The past few months have seen a lot of activity around some really serious Internet-level vulnerabilities, starting with the problems in the DNS system that Dan Kaminsky found, and continuing with the clickjacking attacks from Robert Hansen and Jeremiah Grossman, and the recent news of new DoS attacks on the TCP stack by Robert E. Lee and Jack C. Louis. Each of these problems got a lot of attention in the press and in the vendor and research communities, and rightly so. They’re all serious problems. But they all have one other thing in common: They were all the subjects of so-called partial disclosure efforts. In each case, some details of the vulnerability were released, and then the researchers involved said that the problems were too serious to discuss fully until patches, workarounds or other fixes were available.
This disclosure model — whether it’s intentional or accidental — is clearly not the optimal way to handle new vulnerabilities. Ideally, a researcher finds a bug, tells the affected vendors, who then produce patches in a timely manner and the details come out later. Everyone lives happily ever after. But it doesn’t always work that way. Sometimes word of the bug leaks out (Kaminsky’s DNS flaw), and sometimes the researchers deliberately reveal some details of the bug for one reason or another (clickjacking and the TCP DoS attacks). Either way, the result is often that the small bits of information available drive speculation and doomsaying, which in turn bring out the people who say this bug is: A. Nothing new; B. Not as serious as it sounds; or C. Both. Sometimes, that turns out to be the case. But other times, as in the case of the DNS flaw, the problem was not only new, but also extremely serious. But either way, the partial disclosure mode of operation exposes everyone involved to charges of fear-mongering and publicity seeking.
Now, Kaminsky is trying to halt this nascent trend by setting up a tribunal of trusted security experts — such as himself — to whom researchers can show details of bugs that they consider to be potential Internet-killers under the cover of a non-disclosure agreement. What they’ll do with the details and how they’ll disclose them if they deem the bug to be an Internet-killer isn’t clear. Here’s what Kaminsky says about his idea:
Members of this council will have to have publicly presented work in the subject area that is under consideration. I’ve spoken to a decent number of people, and everyone is somewhere between very pissed and legitimately afraid of a flood of unjustified partial disclosures.
Faced with an unending stream of “is the Internet dead yet?” Slashdot posts, everyone I’ve spoken to appears fully on board with providing an honest judgement regarding the legitimacy of findings.
Now, I expect we will reject, out of hand, almost all claims. But we will do so, with the full technical argument brought by the finder, rather than presumptions based on old flaws. Attacking the strawmen implied by partial disclosure is a losing scenario for literally everyone involved.
This is an interesting idea, especially given that it comes from Kaminsky himself, who has fallen on his sword repeatedly in the last few months for talking publicly about the DNS bug without having had anyone else in the security community review the details. (He eventually did give the details to Tom Ptacek and Dino Dai Zovi, who vouched for the seriousness of the vulnerability.) Dan’s rationale is mostly sound. He says that unless some kind of independent authority is set up to verify the claims of researchers who say they’ve found killer bugs, inevitably someone will game the system and simply do the following: claim to have a monster flaw, dole out a few juicy details to the press, then sit back while admins panic and rush off to buy security gear from the researcher’s company to fix the imaginary (or semi-real) problem.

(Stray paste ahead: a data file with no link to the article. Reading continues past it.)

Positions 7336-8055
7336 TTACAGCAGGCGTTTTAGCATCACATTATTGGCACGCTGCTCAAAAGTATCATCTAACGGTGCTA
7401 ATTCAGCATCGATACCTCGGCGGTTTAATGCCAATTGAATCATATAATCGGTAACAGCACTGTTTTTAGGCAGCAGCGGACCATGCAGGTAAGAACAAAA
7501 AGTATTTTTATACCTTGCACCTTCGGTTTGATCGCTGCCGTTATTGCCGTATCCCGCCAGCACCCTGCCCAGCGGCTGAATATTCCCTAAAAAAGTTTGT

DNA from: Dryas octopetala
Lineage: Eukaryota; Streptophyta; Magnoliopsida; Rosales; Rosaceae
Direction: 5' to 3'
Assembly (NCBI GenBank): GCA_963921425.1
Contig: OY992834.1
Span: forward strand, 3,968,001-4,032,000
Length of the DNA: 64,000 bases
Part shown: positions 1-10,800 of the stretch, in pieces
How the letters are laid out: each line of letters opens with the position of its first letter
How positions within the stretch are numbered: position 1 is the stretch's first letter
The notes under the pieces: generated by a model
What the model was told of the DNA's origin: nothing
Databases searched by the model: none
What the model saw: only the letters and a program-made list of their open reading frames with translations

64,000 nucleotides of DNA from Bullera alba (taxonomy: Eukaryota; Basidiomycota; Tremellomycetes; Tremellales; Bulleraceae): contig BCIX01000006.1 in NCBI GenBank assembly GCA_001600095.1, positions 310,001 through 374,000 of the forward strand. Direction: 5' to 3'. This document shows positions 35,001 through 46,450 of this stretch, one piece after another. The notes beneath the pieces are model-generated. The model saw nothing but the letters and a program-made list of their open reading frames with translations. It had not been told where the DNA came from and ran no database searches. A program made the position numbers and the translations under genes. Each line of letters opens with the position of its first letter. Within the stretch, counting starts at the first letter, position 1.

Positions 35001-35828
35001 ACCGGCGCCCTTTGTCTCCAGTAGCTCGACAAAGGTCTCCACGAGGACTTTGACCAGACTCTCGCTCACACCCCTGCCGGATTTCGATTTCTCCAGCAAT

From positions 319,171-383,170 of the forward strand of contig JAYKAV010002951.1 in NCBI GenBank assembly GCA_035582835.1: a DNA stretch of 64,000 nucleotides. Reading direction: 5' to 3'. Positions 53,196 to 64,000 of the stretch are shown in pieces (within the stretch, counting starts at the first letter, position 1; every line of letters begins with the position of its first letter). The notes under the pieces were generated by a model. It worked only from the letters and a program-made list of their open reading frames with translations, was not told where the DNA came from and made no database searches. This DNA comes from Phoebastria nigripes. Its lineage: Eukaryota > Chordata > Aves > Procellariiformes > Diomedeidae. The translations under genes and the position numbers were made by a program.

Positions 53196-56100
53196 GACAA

Dan is exactly right in saying this scenario is a very real possibility. I’ve been writing about security for about eight years and I know a lot of the researchers and industry executives and other players well. I understand the technology pretty well, but I’m not an engineer or a computer scientist, so I rely on the people I talk to for explanations and context. So it’s certainly not out of the realm of possibility that a researcher could take me or any other reporter for a ride with a description of a fictional bug or attack. That’s why I check these stories with experts I know and trust. That’s the best defense.
But there’s another factor in play that I think mitigates against what Dan is worried about, and that’s the fact that any researcher pulling that kind of stunt has far more to lose than he does to gain. Let’s use Dan as an example. He has spent a lot of years building up his reputation in the security community, and people tend to take what he has to say on certain issues seriously. So if he uses that credibility in order to hype some bug that turns out to be insignificant or even imaginary, any short-term gain he would’ve gotten from the publicity would be completely wiped out by the resulting backlash. For someone who is always in the news anyway, the way that Dan is, there’s no percentage in that play. And even for an unknown researcher looking to make a name for himself, the negatives far outweigh the positives in that equation.
I agree with Dan’s premise that partial disclosure is counterproductive in most cases, but I’m not sold on the idea of a Justice League of the Internet parceling out information as it sees fit. One of the reasons why things work relatively well right now is that the specter of public embarrassment for falsely hyping a bug looms large. And that’s not likely to change anytime soon.